Comcast said it would be willing to shed customers to secure its buyout of Time Warner Cable, and today it's backing up those words with (tentative) deeds. The media behemoth has reached a deal that will see it offload 3.9 million subscribers -- mostly in the Midwest, check after the break to see where -- if the merger goes through. About 1.4 million of those would go to Charter; the remaining 2.5 million will go to a spin-off company where Charter will have a one-third stake (Comcast shareholders own the rest). The move should keep Comcast under 30 percent of the TV market and make Charter the second-largest cable provider in the US. In theory, that's good news for those worried that Comcast would carry too much industry clout if it gets TWC under its belt.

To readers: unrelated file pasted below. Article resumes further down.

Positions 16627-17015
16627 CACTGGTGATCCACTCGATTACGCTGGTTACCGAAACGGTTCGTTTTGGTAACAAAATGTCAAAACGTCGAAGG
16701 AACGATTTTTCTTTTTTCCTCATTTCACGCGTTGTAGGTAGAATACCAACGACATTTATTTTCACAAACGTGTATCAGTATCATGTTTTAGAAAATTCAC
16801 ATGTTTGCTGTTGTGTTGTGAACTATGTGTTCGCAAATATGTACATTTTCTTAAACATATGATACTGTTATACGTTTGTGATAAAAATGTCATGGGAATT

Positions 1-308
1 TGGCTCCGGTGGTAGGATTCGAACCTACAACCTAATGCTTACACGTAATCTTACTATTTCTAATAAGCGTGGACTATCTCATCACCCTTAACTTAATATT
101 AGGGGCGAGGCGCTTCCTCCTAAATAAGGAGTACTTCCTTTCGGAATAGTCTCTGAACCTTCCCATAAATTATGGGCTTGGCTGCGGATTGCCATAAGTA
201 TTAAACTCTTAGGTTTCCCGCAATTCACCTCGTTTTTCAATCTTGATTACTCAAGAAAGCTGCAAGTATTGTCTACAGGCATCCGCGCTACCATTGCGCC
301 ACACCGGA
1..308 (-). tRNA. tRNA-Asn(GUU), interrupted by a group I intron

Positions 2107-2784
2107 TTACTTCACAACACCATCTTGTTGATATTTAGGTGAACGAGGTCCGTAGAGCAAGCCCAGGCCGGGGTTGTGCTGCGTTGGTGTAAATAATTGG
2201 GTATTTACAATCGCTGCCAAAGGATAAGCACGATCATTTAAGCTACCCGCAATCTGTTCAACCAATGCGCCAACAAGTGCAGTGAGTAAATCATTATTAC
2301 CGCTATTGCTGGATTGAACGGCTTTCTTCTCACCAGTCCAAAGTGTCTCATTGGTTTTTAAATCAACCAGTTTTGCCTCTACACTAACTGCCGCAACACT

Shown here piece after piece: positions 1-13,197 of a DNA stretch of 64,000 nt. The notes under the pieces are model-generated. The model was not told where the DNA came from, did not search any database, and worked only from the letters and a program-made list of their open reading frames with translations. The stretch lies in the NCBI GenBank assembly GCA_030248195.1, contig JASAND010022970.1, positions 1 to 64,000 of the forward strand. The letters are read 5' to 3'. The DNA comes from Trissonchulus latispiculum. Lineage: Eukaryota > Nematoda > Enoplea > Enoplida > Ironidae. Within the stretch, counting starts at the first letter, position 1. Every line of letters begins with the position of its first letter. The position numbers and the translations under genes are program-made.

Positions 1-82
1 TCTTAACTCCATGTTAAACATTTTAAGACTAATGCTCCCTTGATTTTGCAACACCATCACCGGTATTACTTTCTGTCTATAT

However, this all assumes that regulators approve the acquisition in the first place -- and the deal doesn't address larger competitive issues. Public advocacy groups and internet media providers like Netflix still believe that a post-merger Comcast would have too much say over what products succeed in the marketplace, letting it restrict services that compete with its own offerings. Without answers to these concerns, the company may not be much closer to completing its takeover.
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